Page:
We awoke at 6am to low tide, cloudy skies, but calm waters. A racoon’s fresh tracks could be seen across the beach, but apparently, he didn’t approach our stuff.
After breakfast, we got into the kayak and paddled back to Miller to pick up drinking water and fill the camp shower again. Beforehand, we emptied the leftover tap water from the shower into the empty bottles of drinking water.
We took it slow, looking at the birds and other wildlife. The north side of Hog Island is so shallow, we almost got stuck in seaweed, seemingly far from dry land, but there must be a sand bar. The seal were still there, not minding us.
Miller was much busier than the day before, with many more clammers and casual tourists around. Em filled the shower, I got some more drinking water and other items from the car. I was supposed to get some additional wag bags, too, but forgot. Big mistake.
Back at camp, we explored the tidepools some more, ate lunch, then got in the kayak again, and paddled north, passing Pita Beach first.
There was very little wind, but we were paddling against the tide. It wasn’t terrible, though. We met our resident seal again, then another otter, then a coyote on the beach.
About 45 minutes later, we arrived at Jack’s Beach, a former camp recently designated day-use area. I can see why, this place must have been very popular. It’s close to Lawson’s Landing, another launch site, and from the nice beach, a path leads to a great campsite in the woods, complete with huge fire rings and old picnic tables. I’m sure this place has witnessed many wild parties in its day.
The paddle back was much easier, the rising tide carrying us. With minimal effort, we were back in camp in half an hour. Finally, I took the opportunity to take some close-ups of the blooming ceanothus. Magnificent. Two foxes appeared on the hillside, seemingly uninterested in us. Yeah, we should be so lucky.
It got late, past 3:30pm, but we still decided to for a hike. Again, we secured all the gear and the food, then climbed out of the beach and headed east. The first destination was Pierce Point Ranch. We took two empty water bladders with us to see if we could fill them up somewhere.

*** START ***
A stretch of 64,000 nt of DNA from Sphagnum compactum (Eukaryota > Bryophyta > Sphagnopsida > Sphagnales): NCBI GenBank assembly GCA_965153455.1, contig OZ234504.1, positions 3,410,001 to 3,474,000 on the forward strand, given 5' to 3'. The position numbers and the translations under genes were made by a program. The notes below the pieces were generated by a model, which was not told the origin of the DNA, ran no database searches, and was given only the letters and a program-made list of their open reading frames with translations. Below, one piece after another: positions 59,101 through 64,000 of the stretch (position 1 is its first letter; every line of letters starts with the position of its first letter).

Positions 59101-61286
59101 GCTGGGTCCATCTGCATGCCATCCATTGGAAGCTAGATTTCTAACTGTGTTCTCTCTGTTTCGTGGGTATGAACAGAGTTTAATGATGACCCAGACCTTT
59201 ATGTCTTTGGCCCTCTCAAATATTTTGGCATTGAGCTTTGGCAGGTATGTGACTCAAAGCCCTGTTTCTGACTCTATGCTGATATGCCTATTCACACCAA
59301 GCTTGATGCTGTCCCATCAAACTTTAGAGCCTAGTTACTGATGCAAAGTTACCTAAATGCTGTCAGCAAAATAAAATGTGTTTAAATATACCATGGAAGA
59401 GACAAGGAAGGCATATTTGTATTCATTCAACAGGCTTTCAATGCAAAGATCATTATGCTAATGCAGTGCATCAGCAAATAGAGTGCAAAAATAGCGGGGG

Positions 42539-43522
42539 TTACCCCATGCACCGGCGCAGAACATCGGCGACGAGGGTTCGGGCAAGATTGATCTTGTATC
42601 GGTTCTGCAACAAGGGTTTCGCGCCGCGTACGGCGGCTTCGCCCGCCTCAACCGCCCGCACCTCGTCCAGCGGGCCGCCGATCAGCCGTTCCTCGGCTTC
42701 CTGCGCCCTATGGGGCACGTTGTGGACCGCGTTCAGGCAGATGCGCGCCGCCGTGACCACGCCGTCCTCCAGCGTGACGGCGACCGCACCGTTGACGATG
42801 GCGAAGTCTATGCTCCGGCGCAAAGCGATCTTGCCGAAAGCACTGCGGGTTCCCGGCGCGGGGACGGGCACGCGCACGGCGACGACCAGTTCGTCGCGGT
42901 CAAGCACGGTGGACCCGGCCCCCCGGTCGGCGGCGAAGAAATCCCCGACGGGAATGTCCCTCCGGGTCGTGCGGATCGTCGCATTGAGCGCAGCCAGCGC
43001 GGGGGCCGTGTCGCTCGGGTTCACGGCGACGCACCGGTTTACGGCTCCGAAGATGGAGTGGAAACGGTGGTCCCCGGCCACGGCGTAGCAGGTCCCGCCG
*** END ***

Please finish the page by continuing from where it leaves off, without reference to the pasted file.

The only reasonable route was to gain some elevation first, circumnavigating While Gulch’s hump, then dropping into the watershed behind the cove. On the hump, we saw the first real herd of Tule Elk, moving up towards the ranch on the other side of the hill.
About these elk: this subspecies can only be found in California, and though once numerous, they were thought extinct by the late 19th century. Usual story of over-hunting and habitat loss.
In 1874, a rancher named Henry Miller found the last breeding pair on his property and made sure they were protected. Today there are several herds in California, one of them on this peninsula. In 2019-2021 they were in the news several times because the drought decimated them and there was a big legal fight between conservationists, cattle ranchers and the NPS about how to provide for them. A quick Google search will yield more information.
Back to our hike: going was slow, not because of the terrain, but for all the sights to see. The irises for one, but then the bottom of the gulch had some lupins and the far side was carpeted with wild radish, all of them in bloom. Hundreds of thousands of tiny flowers, swaying gently in the breeze.
It looked like there used to be a road from this beach to the ranch, and some of was still exposed, but the middle part was completely lost in an unpassable thicket of bushes. After crossing the gulch and the radish field, we kept to the hillside, undulating among the much sparser bushes there. It still needed some forethought, there were thick parts, but overall, it was easy. Some members of the elk herd were much closer now, but seemingly unbothered by us.
Soon, we got to the old ranch. Most old buildings are well preserved as an open-space museum with info boards and all. The main house is still occupied, housing NPS personnel. How amazing it must be to be stationed here for a while!
The paved road coming up the peninsula ends here, with the old farm road becoming a trail leading to Tomales Point. That’s the plan for tomorrow. Now it’s McClures Beach.
Very few people were around, we were mostly by ourselves when we explored the old farm buildings for a while, also looking for a water spigot (no luck). Finally, we went to the east side and followed the last bit of the paved road downhill to a small parking lot where the trail to McClures Beach starts. The trail is short and easy, with rare yellow lupin gracing the side. A small creek was running in the middle and we decided to try and fill our water bottles on the way back. It was windy, but mostly because of the narrow canyon. Ten minutes later, on the beach, it was much nicer.
McClures Beach feels remote and wild, with untamed waves breaking and the sand ending in dramatic cliffs on each end. We got lucky, only two more people were there. From what I near, the place can be crowded in the busy months.
We sat on a driftwood log, ate a snack, marveled in the view, then headed back. It was almost 5:30pm, but we still had plenty of daylight left.